Omeara says that she became pro-vaccine when her family gets the rotavirus. Umm...the rotavirus is an RNA virus that has a high mutation rate. In fact, most people will get the rotavirus at least sometime in their life and develop natural immunity to that particular strain. That's a good thing. The "suffering" as Omeara points out, is beneficial in the long run.

 

Of course, this gets into the question of whether natural immunity is better than vaccinated immunity. It is. But while that works for chickenpox, that doesn't work for polio or measles. Hence, the need for polio and MMR vaccines.

 

And just to point out, while there are many anti-vaccine parents that become pro-vaccine parents. Many pro-vaccine parents become anti-vaccine after their child develops a developmental disability or experiences a fatal adverse effect from the vaccination.

 

Liberal media outlets that pretend that such people don't exist are unethical and disingenuous. How would you feel if your child develops autism after a standard vaccination and then liberal media outlets ignore your story and your pain? That would most likely piss you off. And that definitely pisses off the anti-bad health vaccination movement. Hence, the vitriol polarized ideological attacks between the anti-vaccine and pro-vaccine movement.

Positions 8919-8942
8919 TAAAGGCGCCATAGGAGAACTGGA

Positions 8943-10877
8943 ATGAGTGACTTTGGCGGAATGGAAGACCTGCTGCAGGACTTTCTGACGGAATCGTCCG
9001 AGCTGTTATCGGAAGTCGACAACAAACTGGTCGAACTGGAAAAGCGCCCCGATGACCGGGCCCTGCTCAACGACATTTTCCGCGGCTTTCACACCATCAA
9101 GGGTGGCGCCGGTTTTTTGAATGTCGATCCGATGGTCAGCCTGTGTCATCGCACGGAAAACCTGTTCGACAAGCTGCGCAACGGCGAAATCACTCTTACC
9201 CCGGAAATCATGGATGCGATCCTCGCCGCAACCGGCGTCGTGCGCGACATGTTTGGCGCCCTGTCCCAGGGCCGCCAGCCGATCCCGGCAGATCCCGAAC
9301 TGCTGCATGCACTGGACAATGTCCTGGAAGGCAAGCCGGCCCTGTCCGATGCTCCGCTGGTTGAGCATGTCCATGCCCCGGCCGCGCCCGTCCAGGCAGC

Nye asks whether vaccines cause autism. Dr. Falusi says that's been debunked. Umm...no, it hasn't. To be fair, it's not that the actual virus in the vaccine that causes autism. It's generally the toxic adjuvants that do it. And in the 21st century, more people are being born operating at a weaker level of health. Hence, they're more susceptible to small amounts of toxicity (see Final Thoughts in Philosophy Reborn Part V: Naturally Unhealthy Big Gov’t, Big Ag, Big Industry).

 

Falusi and Nye slam Andrew Wakefield (without mentioning his name) for his autism MMR connection. In reality, Wakefield helps the scientific community via his autism and vaccine claims (see Vaccines & Viruses in Philosophy Reborn Part V: Naturally Unhealthy Big Gov’t, Big Ag, Big Industry). Unfortunately, WE scientists refuse to interpret his actions as being good for science in the long run.

 

Reich is correct that most parents aren't completely anti-vaccine and choose to get some vaccines and not others. They see that as a problem. I see that as responsible parenting in weighing the risks vs. the benefits.